Before you judge me for being lazy, let me give you some context. In an earlier post, I showed off the sensor I built for my chicken’s watering bucket. This visual indicator lets me see how much water they have left. And I get this information by simply looking out my back window. After I published the article, I received a very valid question. If I have a sensor that knows when the chickens need a refill, why can’t it turn on the hose already? Eureka!
I can now picture a fully-automated system where I no longer worry about chicken hydration. To get to this future state, I needed to tackle two challenges. The first is being able to turn the hose on and off remotely. Which is what this article is about. Step two will be connecting the water level sensor to the hose controller.
And as a quick aside, this multi-step approach to automation is how really awesome projects get built … one working piece at a time.
The major parts for this solution are: a Particle Photon, a “relay”, a sprinkler valve, and a tool in the Particle app called Tinker. I’ll explain what a relay is in a bit. In the meantime, here’s a diagram that shows the building blocks we’re using.
BUILDING THE CIRCUIT
The circuit for this setup is pretty simple. I used the output pin from a Photon to connect to thing called a relay board. This is a switch that allows you to control a big voltage from a much smaller one. In this case, the small voltage is coming from the Photon, which runs at 3.3V DC. This is a little bigger than what you’d get if you put two AA batteries together. The big voltage is what controls the sprinkler valve, which is 24V AC. Even if you don’t know anything about electricity, you can see there’s a big difference. The relay helps bridge the gap, and prevents the Photon from frying. Below is what the circuit looks like conceptually. Whenever you send an “on” signal from the Photon to the relay, it closes the switch on the other side. This turns on the sprinkler valve and lets the water flow.
After you get everything wired up, the final step is to open the Particle app and load the Tinker tool. In case you missed my Photon/Tinker setup article, here’s the link.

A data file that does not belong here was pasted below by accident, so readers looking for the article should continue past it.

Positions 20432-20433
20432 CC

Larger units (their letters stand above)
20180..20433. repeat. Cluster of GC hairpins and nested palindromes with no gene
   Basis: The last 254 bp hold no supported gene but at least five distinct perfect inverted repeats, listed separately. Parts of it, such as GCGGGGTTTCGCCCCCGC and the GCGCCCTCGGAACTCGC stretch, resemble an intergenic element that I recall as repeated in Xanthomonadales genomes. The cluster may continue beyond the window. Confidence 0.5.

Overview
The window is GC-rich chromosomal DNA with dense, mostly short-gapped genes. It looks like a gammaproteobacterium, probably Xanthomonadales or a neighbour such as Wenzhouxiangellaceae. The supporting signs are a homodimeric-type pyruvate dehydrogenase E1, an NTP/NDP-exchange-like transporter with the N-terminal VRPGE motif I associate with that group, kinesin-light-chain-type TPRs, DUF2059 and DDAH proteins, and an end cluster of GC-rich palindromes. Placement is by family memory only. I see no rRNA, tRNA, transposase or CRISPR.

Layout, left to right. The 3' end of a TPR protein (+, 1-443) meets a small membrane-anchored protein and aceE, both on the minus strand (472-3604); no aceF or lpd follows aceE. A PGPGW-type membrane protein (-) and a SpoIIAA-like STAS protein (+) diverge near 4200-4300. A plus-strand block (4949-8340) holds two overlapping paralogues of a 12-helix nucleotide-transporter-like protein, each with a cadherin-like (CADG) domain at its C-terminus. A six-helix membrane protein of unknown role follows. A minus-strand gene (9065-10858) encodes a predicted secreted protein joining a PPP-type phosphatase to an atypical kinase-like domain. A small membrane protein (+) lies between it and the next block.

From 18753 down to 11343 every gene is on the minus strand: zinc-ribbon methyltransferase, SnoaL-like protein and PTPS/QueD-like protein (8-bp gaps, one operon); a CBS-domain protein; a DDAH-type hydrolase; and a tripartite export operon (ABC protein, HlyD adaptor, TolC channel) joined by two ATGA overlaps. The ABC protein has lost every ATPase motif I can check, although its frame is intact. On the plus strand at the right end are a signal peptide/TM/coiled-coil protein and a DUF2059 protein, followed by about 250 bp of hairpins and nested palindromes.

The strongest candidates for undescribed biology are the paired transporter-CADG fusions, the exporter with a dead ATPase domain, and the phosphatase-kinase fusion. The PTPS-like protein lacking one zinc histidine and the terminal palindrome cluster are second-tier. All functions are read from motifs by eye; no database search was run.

And as I promised earlier, this project doesn’t require a single line of code. Tinker does everything for you. The screenshot below shows how you can control each pin on the Photon with the tap of a finger.
The final picture below shows the sprinkler valve connected to the hose. I can now turn my water on from anywhere I have cell or WiFi service. As it turns out, I’ve actually found this project so useful I’ve built two copies. One for my chicken waterer. The other for my 200’ garden hose … maybe I really am lazy. ????
- Particle Photon
- Sockit Dry Box
- USB Charger
- USB Cable
- 24V AC Power Supply
- Irrigation Solenoid
- 5-Conductor Irrigation Wire
SOFTWARE / CLOUD SERVICES
- Particle Cloud Services
- Particle’s Tinker App
I’m using the built-in software on the Particle Photon and the Tinker application. As a result, I get off easy for this project and don’t need to do any coding.
So I must be lazy too – because now I’m thinking about taking that moisture meter and hooking it up to the remote hose relay and having the garden watered by the 200′ hose as well as the chickens. So now we need to automate weeding and harvesting too… 🙂
I hear you Jeff! The closest I’ve come to automated weeding is paying my neighbor’s kid $10/hour to do it.
I just love/live automation. Great work. Just wondering, could you somehow get metered flow? Maybe using an analog signaled valve? I want to be able to turn mine just barely on when temp below freezing. Sounds easy enough with the right valve.
To your point, finding the right valve is the key. Below is a link to a product that shows one way to solve the problem. It seems like this could be replicated/adapted to a water hose.
I’m a boat with a garden hose fed water supply. Not a good idea to leave constantly pressurized in case a pipe let go inside. (It happend to me once). I hate going outside to dock, every time I need water, just to turn on/off. Short term timers solved half the trips. Remote control 100% solution. Great idea.